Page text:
Could it be that our health care system is seriously flawed and fueled by fear?
I believe we live in a fear-based society which feeds off the lack of knowledge and insecurity of the people.
And I’m not just talking about our little Island; fear-based living is prevalent throughout the Western world.
Here’s an example.
Many times, when I have asked people why they stay in jobs they obviously hate, the answer is not, as one might expect, “Because I need the money” but rather “Because I need the health insurance.”
Because the system is slanted that way. We have become indoctrinated into this mindset for many decades, generation upon generation.
It goes like this.
You get sick, you go to the doctor and you get a (usually expensive) prescription to fix your problem. Only it doesn’t fix it. Not really. Mostly, prescription drugs only mask the symptoms, or worse, leaving you with more problems from the side-effects of the original drug.
Or maybe you’ve been diagnosed with cancer and your doctor informs you that you must have immediate surgery/chemotherapy/radiation treatment, and you must have it now or you could die.
Or perhaps you have diabetes and need to take pills or insulin shots for the rest of your life.
The list goes on, but you get the picture.
We fear that if we refuse the ‘standard of care’ treatment offered by mainstream medicine, we will lose the support of not only our health care providers but also of our family and friends. And the health insurance company will not pay unless we accept the treatment prescribed.
So where does that leave you? Frightened, suffering and feeling pressured into taking the line of least resistance, the one the insurance company will pay for.
People, this system is seriously flawed and quite unsustainable. Healthcare costs are rising exponentially and the infrastructure is straining at the seams, trying to keep up with demand for ever expanding sick-care.
So who is responsible for your well-being? Who has the power to change things? The government? Well, maybe a little.
But where the rubber meets the road, it’s down to YOU!
Most chronic disease takes years to develop, so it is illogical to think that popping a couple of pills is going to give you a satisfactory cure. Sure, you may feel better initially but long term, nothing has changed.
You don’t get sick overnight. You slowly build up to it for years. Little insults, day after day, all add up and cause your body to break down over time.
Why is this? Well, you’ll be pleased to hear it’s not entirely your fault. The environment we live in today is literally loaded with toxins.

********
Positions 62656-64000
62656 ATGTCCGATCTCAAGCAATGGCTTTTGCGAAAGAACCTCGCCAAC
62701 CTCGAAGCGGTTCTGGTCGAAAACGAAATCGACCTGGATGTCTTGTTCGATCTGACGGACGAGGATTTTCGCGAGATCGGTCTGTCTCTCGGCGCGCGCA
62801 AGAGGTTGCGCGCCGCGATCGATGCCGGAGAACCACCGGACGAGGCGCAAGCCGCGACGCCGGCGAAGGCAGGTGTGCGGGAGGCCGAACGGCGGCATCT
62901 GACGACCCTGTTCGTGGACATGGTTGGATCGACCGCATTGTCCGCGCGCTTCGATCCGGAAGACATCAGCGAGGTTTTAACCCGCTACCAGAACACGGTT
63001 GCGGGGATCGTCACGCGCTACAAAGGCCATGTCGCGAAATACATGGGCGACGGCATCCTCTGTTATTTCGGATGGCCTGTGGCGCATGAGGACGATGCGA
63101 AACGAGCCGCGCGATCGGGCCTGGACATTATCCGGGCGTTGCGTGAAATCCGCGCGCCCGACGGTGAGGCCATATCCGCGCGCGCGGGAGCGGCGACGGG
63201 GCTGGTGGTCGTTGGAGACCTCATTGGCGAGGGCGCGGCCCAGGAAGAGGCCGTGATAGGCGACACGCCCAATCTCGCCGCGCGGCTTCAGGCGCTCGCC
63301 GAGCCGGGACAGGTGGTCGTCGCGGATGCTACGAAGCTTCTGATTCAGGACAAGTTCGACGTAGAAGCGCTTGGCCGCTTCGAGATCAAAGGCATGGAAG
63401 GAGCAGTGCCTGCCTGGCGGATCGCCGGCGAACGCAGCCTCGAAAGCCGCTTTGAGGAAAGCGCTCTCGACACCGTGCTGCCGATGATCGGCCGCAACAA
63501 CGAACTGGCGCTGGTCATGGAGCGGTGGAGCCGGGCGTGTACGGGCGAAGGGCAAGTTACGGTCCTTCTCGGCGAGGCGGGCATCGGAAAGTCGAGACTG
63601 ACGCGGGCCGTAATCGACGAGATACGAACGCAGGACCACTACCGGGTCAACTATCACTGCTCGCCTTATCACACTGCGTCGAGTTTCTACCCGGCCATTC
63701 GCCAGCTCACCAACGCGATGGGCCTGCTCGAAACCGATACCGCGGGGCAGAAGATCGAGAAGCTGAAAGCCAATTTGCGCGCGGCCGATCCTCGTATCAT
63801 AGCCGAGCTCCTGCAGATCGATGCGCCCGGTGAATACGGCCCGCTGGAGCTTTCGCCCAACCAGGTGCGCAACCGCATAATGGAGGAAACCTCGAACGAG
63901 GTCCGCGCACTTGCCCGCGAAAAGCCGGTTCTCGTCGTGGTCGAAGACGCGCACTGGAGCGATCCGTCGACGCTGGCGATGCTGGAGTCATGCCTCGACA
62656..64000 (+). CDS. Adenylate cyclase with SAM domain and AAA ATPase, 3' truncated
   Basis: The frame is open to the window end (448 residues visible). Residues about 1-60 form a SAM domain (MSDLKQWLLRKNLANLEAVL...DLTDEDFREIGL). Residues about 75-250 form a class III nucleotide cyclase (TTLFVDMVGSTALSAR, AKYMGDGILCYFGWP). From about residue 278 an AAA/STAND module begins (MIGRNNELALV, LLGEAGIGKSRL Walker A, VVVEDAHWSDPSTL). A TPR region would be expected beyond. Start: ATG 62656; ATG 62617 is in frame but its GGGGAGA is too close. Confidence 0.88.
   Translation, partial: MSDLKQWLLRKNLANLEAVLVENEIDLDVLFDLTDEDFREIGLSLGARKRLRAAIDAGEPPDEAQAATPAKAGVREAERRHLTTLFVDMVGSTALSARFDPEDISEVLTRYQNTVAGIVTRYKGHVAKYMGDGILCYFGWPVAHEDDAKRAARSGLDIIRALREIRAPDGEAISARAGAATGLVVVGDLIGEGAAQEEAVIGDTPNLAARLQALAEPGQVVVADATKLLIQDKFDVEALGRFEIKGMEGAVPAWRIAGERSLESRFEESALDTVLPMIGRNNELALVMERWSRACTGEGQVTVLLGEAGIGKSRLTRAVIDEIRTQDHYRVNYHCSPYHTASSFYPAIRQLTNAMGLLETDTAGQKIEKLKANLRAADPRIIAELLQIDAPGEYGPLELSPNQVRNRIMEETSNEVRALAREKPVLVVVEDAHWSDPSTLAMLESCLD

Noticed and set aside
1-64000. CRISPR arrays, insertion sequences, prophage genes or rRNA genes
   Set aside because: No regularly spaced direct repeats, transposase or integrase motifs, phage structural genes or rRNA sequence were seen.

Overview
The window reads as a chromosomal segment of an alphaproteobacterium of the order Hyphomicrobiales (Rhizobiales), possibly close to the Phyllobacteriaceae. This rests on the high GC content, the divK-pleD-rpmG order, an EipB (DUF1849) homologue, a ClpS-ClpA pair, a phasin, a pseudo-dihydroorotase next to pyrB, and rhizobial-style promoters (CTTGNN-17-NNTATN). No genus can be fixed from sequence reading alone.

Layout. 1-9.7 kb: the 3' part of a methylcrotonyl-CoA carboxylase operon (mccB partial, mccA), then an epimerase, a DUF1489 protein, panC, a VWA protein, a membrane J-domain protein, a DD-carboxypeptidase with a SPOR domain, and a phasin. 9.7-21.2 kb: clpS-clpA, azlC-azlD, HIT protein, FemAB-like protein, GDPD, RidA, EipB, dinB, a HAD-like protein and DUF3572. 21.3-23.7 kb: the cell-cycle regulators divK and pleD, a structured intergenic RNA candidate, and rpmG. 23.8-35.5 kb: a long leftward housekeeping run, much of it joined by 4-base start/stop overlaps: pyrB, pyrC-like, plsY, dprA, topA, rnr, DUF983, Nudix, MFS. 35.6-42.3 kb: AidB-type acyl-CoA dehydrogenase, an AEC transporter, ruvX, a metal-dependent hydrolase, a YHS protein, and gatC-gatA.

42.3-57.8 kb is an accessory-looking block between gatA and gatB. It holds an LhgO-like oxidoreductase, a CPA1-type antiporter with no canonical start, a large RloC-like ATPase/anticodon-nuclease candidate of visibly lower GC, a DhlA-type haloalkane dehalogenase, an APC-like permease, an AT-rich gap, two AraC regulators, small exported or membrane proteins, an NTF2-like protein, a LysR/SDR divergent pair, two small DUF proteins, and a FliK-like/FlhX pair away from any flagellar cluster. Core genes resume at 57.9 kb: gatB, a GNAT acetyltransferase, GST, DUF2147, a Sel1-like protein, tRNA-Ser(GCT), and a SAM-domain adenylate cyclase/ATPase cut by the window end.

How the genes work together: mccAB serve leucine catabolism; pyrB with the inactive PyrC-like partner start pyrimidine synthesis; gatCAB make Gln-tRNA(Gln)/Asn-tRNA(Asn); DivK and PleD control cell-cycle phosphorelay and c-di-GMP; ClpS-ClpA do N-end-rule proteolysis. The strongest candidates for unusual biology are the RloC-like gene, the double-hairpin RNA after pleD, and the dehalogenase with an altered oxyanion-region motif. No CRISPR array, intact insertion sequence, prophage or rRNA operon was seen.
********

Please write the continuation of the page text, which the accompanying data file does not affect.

Thousands of synthetic chemicals commercially licensed for use in the United States were not in the environment 75 years ago. And guess what? Many of them end up in our once pristine island home. They are in the food we eat, the water we drink, the air we breathe and the stuff we spray on our vegetables and roadsides.
And they are making us sick!
It doesn’t have to be that way. There are many things you can do to decrease your toxic load, just by tweaking your lifestyle a little (or in some cases, a lot). That way, you correct the problem before it becomes an emergency situation.
By becoming conscious of what we put into our bodies and on our skin, we have the power to help ourselves stay well.
I understand that all this may seem daunting and overwhelming but I will do my best to break it down into easy to understand and doable chunks.
In my next article, I’ll be exploring practical ways of how we can help ourselves to better health.
The time has come for taking back responsibility for our well-being. We need to unlearn what we think is true and relearn what we can do to empower ourselves and our loved ones to experience the best health ever.
Time to let go of the fear!
By Lynda Hartley
Lynda Hartley is a Certified Health Coach at the Raw Food Edge, an entity which specializes in Individual Coaching, Group Workshops and Motivational Speaking for Healthy Living. She and her husband also own and operate Bermuda Green, a local business providing fresh salad sprouts to Supermarkets, Delis and Restaurants throughout the Island. For more information or comments email firstname.lastname@example.org or telephone 234-3535 or 335-2981